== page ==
In the fifth act of Merry Wives the play turns into a carnival of English folklore. The children of the town, with Sir Hugh as their coach and Mistress Quickly as the Faerie Queen, become fairies who torment Falstaff as punishment for his lust-fueled pursuit of two of Windsor’s upstanding middle-class wives. The only other play in which fairies feature so prominently is A Midsummer Night’s Dream, where their role is somewhat different, though comparably dark. Falstaff himself, at the suggestion of the Windsor wives, is dressed as a character in English pagan mythology, Herne the Hunter. With horns on his head he suffers the fate that Master Ford imagined for himself: a cuckold – traditionally wearing horns – being physically tortured and publicly humiliated. He is removed from the town, which embodies the values of rationality and moral certainty, to the country, in which the bestial forces of desire and greed are exposed. As Mistress Page says to her husband: “Do not these fair yokes / Become the forest better than the town?” (5.5.103-4)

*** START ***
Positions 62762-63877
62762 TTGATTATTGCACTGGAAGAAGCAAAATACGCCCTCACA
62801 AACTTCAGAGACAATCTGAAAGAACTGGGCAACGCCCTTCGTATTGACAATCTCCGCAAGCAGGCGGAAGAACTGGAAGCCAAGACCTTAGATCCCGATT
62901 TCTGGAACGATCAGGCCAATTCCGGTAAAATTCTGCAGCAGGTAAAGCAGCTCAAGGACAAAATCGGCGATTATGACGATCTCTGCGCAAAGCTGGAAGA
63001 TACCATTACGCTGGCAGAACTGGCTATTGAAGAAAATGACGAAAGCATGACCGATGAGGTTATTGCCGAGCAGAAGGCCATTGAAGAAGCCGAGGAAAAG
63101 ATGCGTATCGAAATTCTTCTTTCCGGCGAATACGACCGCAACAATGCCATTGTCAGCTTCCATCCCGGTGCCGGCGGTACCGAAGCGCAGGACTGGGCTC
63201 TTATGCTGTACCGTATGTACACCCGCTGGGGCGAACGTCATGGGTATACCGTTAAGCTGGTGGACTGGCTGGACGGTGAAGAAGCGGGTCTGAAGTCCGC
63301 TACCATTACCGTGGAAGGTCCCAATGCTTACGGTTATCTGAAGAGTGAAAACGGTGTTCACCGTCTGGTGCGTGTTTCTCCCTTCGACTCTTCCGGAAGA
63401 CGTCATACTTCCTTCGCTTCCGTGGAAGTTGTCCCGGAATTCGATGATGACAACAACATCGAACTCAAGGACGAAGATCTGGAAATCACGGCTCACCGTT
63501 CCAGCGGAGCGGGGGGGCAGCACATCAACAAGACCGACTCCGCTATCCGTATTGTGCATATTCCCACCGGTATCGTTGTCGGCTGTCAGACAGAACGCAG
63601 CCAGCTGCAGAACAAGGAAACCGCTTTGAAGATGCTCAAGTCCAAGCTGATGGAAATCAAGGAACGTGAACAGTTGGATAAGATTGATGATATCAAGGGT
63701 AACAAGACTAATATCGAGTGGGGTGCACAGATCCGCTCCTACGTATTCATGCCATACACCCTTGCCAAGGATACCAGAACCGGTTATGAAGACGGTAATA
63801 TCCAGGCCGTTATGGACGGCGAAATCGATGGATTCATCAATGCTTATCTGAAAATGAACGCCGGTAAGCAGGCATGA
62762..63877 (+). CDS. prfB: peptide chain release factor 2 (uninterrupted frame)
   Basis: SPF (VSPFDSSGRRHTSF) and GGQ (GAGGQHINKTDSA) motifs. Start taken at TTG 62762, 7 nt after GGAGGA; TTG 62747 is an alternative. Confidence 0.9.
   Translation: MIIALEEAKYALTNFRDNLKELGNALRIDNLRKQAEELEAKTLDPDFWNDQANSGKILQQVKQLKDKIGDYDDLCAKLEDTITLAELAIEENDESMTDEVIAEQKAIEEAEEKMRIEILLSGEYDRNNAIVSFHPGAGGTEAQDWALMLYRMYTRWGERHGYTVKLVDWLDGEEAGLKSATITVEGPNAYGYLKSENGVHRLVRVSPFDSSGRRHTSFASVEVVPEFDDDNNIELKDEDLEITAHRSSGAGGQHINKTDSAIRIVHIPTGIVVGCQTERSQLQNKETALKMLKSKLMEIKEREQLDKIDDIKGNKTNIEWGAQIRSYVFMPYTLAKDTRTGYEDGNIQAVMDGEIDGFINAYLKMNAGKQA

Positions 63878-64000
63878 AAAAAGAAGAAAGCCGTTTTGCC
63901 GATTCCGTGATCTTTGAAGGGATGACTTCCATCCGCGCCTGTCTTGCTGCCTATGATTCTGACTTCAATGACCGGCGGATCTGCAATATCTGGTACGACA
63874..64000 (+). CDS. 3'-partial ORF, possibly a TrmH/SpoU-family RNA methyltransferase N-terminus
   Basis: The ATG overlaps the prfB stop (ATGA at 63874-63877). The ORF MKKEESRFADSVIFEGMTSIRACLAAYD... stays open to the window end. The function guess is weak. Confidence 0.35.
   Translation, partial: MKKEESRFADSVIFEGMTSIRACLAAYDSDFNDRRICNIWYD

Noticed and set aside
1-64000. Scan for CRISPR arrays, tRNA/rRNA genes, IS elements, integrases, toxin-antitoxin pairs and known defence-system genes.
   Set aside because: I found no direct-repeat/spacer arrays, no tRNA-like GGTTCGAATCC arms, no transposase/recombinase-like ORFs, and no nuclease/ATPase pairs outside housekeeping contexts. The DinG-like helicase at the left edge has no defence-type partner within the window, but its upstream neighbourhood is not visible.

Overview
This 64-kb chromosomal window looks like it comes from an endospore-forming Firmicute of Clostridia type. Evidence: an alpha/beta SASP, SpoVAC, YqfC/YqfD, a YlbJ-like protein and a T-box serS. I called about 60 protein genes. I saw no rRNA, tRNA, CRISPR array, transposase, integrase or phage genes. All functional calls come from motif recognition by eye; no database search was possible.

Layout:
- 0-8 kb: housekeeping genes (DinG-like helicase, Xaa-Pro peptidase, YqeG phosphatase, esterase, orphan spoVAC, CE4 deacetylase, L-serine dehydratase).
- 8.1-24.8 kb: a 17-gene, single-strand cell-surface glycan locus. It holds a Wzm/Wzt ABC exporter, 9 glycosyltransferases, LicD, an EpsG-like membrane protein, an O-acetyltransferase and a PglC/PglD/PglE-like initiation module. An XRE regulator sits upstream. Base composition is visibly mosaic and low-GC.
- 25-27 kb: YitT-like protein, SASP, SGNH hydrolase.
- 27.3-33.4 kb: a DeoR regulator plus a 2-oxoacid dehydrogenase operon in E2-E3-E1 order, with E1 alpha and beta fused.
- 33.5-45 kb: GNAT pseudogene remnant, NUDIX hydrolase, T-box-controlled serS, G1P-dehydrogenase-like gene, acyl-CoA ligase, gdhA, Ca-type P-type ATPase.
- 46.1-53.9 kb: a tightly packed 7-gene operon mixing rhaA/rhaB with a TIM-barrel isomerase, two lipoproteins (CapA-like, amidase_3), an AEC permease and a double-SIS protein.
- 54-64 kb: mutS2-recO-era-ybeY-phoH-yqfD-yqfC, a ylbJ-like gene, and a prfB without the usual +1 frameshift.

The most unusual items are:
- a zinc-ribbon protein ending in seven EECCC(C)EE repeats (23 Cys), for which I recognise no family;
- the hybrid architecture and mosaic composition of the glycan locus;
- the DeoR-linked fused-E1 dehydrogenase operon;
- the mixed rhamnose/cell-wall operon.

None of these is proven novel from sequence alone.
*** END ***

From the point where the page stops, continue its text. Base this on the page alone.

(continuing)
It is interesting that for the wives there is no doubt, not even a shred of superstitious emotional doubt, that the stories of Herne and fairies have no reality in their town lives. Falstaff, on the other hand, willfully gives himself up to playing the buck, a bestial version of his self-image, and confesses to a fear that the fairies are real.
Mary Ellen Lamb, in her book The Popular Culture of Shakespeare, Spenser, and Jonson, (see Critical Texts) discusses the plot hatched by the merry wives to deal publicly with the difficult position Falstaff has put them in. I do not agree with everything Lamb says, especially her use of the term ‘sort’ to replace ‘class’, as in ‘middling sort’ and ‘lower sort’. But she takes us into a territory that is is not often discussed fully in editions of the play. Here are some of the things she says in the section “Old wives’ tales” on Merry Wives: